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Faithfully Divided

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eye on the news

Faithfully Divided

President Trump takes the helm amid liberal protests and rancor. January 20, 2017
Politics and law

The inauguration of President Donald Trump was a model of efficient protocol, embodying the smooth transmission of executive authority, handed down from the eighteenth century. His brief inaugural speech praised the value of traditional patriotism and quoted the great Hebrew hymn, Hine ma tov, Psalm 133: “How good and pleasant it is when brothers sit together in unity.” 

The scene on Central Park West last night, and throughout Washington today, however, demonstrated the rancor and hostility that have seized a large portion of the electorate, which insists that the new president is an illegitimate usurper. According to this sizeable faction, represented by much of the country’s political and cultural class, President Trump’s first 100 days in office must be met with a campaign of massive resistance, including direct action. Such efforts were already evident throughout Washington this morning, as self-styled anarchists smashed windows in protest, and middle-aged women linked arms to block entrance to inauguration events, smirking at uniformed military officers who demurred from shoving through their illegal phalanx. In New York, several councilmembers were arrested in front of Trump Tower for blocking traffic but were able to tweet about it an hour later.

An estimated 25,000 people attended the Inauguration Eve rally, held outside the Trump International Hotel & Tower at Columbus Circle, formerly the Gulf + Western Building. They assembled to cheer Mayor Bill de Blasio, Robert de Niro, Cher, Alec Baldwin, and other like-minded luminaries. Many people waved signs reading “no! stop trump/pence fascist regime before it starts,” or “no no no. in the name of humanity we refuse a fascist america.” This “Refuse Fascism” contingent, a dominant presence at the rally, assumes a kind of 1930s-style Popular Front appeal—but it is actually a front for the Revolutionary Communist Party, run by longtime activist (and some say cult leader) Bob Avakian. The Refuse Fascism movement has received favorable coverage from Rachel Maddow, and leftist icons such as Cornel West, Ed Asner, and Bill Ayers have endorsed its program.

The speakers at the anti-Trump rally exercised their fervid imaginations in depicting the doom that awaits America. Filmmaker Michael Moore announced, “As bad as we think it’s going to be, it is going to be worse.” He spoke of the “Muslim registry” that Trump allegedly plans to institute, which will require “every Muslim-American” to register with the government. “I will be the first to sign up on the Muslim registry,” Moore promised. “Who will join me? Let’s all sign our name! We are all Muslim! We are all Mexican! We are all women!”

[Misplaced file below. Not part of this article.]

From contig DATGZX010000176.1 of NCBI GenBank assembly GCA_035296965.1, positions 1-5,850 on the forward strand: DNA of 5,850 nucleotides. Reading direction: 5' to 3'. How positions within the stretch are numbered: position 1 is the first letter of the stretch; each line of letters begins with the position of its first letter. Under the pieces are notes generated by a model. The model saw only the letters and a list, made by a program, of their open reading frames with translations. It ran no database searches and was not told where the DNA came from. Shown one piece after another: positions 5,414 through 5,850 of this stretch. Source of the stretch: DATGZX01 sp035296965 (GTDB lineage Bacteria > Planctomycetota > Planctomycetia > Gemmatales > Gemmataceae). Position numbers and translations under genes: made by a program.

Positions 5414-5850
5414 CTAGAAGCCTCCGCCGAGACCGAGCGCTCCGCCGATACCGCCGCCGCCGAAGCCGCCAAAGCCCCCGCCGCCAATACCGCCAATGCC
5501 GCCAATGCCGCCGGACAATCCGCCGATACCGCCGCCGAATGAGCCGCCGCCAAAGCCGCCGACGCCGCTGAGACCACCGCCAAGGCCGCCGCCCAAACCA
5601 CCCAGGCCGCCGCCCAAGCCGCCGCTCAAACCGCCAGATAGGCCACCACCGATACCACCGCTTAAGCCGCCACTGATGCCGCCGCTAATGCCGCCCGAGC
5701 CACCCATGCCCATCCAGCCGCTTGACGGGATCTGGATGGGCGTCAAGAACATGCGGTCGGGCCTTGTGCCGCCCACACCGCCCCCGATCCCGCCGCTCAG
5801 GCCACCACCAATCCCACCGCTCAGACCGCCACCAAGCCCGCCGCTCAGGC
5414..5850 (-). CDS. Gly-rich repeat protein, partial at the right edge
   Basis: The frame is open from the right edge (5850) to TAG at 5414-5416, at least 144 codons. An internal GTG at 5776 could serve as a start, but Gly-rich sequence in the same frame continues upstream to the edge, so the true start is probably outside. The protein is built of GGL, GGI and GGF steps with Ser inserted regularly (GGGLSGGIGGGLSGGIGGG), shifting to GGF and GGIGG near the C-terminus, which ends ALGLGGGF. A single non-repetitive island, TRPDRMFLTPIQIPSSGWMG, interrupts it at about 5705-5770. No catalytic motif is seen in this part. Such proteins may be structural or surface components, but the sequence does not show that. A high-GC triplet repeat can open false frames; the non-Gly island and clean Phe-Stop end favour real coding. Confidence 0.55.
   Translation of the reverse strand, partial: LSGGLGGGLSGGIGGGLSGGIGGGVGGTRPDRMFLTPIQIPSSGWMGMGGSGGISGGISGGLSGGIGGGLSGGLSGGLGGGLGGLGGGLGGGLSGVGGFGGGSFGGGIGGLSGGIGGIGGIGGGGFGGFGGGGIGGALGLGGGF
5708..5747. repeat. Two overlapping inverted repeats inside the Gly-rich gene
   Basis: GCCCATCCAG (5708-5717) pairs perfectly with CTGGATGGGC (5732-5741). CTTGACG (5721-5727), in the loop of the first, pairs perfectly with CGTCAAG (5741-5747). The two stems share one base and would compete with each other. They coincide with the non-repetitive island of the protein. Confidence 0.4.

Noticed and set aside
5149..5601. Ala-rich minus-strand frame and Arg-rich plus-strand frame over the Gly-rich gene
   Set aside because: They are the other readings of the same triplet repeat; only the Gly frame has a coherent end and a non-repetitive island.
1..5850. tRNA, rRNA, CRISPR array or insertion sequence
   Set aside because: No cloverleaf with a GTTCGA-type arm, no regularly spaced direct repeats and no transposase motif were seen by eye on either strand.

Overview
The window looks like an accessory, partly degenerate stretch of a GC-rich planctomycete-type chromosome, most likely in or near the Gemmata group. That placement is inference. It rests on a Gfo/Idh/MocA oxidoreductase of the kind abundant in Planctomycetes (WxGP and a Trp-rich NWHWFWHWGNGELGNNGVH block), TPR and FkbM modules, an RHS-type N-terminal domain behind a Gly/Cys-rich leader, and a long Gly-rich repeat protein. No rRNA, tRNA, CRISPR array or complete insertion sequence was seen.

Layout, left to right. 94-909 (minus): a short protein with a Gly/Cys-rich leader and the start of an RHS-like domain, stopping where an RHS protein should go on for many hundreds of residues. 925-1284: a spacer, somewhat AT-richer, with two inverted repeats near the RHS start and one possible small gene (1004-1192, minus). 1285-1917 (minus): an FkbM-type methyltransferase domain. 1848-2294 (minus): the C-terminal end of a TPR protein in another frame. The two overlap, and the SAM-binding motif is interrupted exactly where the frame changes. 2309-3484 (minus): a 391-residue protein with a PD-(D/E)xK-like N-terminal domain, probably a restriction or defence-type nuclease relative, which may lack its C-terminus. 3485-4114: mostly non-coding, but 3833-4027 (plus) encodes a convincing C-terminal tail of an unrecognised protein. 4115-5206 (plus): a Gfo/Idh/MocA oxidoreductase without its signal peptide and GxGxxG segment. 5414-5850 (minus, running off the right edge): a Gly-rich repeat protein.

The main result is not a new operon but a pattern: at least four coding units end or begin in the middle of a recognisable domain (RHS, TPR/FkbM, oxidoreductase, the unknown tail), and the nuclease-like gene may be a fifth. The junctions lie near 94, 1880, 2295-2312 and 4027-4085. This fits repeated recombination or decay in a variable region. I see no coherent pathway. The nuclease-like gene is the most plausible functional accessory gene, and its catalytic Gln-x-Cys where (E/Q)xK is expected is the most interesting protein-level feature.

Mayor of Minneapolis Betsy Hodges expanded the categories of people who must fear the ravages of President Trump: “He will have to get through all the mayors in all the cities in this country if he wants to get to our beloved communities. When he comes for our artists, who are going to be more important now than ever with their voices of dissent, he’s going to have to get through me.” The idea that artists are at risk of being rounded up for internment—another suspicion devoid of any evidence—is consonant with the general pitch of #Resistance rhetoric. 

Naturally, such a rally would not be complete without a Hollywood star making it all about himself: actor Robert De Niro read aloud from a list of unsent tweets that he imagined Trump was preparing in response to De Niro’s own remarks: “The sushi at Nobu is made from raw fish, and the portions are so small!” sneered the actor/restaurateur, fantasizing that the billionaire president would be baffled by the $180 omakase offerings at De Niro’s exclusive sushi emporia.

Mayor de Blasio gave a relatively weak and anodyne speech, at one point acknowledging that the progressives had been wrong-footed and out-maneuvered by the new president. “Donald Trump always likes to say he built a movement. Well now it’s time for us to build our movement!” He received tepid applause for suggesting (accurately) that the Left had lost at its own game. The mayor also received a storm of negative press for participating in a political rally that fouled up midtown rush hour traffic and for calling continually on Twitter for more people to join the rally. 

Critics of Trump’s inaugural speech complained that he did not do enough to reach out to the opposition, and that his narrow victory compels him essentially to share power with the other side. But the “resistance,” including members of Congress, has already made clear that it will do everything it can to gum up America going forward, in an effort to delegitimize Trump’s government. If the protests we have seen so far are any indication of what the future holds, then it’s doubtful that our nation’s divisions will be bound up any time soon.​

Photo by John Moore/Getty Images

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